logo
   
paintings  
prints  
services  
artist  
notebook  
meet the artist

 

 

 

 

 

 


facebook

the art life

The first artist sighting

Why so many paintings?

The storm

The secret to becoming an exceptional artist.

What art language do you speak?

The mystery behind a subject

Art as autobiography

The artist in the recession

Come out and play

The nature of creativity

Living the artist's life

Creative block

Seeing

learn to paint

Rocking chairs progressive

Canning jars progressive video

artists

Chuck Close

Roy McLendon

Agnes Martin

The art of children

personal pieces

St. Patrick's Day

Remembering

Favorite quotes

Day at the beach

Art as autobiography  

2/22/10

With almost 50 years of painting behind me, I have made hundreds of paintings. Lined up chronologically, they are a pictorial representation of me and my experiences.

The loosely painted brown sandals were worn during my college years at the University of Massachusetts. The eight-sided Russian barn set in rolling golden fields was my impression of the wheat farm lands of Washington state. Huge flower canvases came out of my passion for my perennial garden in Spokane, Washington, and quiet, domestic still lifes from my more contemplative life in Florida.

When I consider the work of other artists, the same holds true. One might think of Van Gogh, Manet, Cassatt, and Picasso. How stylistically different each painted, yet always influenced by his or her life events.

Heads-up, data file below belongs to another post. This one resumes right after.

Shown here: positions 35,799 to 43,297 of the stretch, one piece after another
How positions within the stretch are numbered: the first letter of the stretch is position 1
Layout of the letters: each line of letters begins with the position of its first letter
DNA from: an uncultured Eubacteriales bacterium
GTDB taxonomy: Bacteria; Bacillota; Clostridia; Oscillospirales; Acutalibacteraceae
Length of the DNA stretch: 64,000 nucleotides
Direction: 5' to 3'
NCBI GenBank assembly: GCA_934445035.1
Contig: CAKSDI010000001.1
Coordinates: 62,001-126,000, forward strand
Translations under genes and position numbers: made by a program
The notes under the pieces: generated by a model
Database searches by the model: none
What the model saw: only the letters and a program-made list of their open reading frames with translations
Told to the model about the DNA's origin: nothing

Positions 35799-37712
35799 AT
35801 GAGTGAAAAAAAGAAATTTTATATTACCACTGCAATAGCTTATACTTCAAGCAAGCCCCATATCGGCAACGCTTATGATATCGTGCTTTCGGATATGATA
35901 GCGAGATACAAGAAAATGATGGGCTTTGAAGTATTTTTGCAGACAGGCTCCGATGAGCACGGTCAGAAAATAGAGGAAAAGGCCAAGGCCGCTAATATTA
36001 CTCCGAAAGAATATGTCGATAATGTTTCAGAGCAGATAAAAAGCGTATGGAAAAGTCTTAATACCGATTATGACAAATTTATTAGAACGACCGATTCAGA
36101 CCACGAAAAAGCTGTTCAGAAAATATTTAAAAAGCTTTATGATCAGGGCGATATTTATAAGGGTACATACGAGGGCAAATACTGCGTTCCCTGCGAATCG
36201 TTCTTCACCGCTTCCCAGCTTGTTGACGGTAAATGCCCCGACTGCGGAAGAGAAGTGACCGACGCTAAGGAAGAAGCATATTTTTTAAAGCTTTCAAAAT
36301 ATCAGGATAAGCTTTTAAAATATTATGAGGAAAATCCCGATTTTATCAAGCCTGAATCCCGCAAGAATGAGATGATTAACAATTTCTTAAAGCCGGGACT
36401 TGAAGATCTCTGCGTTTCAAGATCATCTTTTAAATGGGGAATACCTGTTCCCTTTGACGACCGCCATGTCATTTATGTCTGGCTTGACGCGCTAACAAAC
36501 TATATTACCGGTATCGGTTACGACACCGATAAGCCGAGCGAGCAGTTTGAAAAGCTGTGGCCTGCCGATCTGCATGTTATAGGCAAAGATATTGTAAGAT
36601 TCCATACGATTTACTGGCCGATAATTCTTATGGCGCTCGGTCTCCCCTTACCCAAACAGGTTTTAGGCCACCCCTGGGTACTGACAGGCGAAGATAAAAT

We have to paint our lifes in our own way. This is the hard part for many artists. It is easy to take classes, easy to copy a work or a style. It takes patience and time to produce yourself on canvas. And, it takes courage. Courage to know who you are and be willing to put that down in paint.

As for myself, I find great joy in arranging colors and shapes. I know there are “rules” for all aspects of art, but I compose according to what feels good to my eye. I like clean, bright colors and simple compositions. I enjoy objects that fall out of the edges of the picture frame, as if they are just too full of life or too self-important to fit into the confines of the canvas. I like circular shapes and horizontal lines.

Lately, I have been thinking about how to further distill these qualities in future works. Time will tell what I come up with. Evolution is the exciting part of making art, adding another chapter to the autobiography.

 

copyright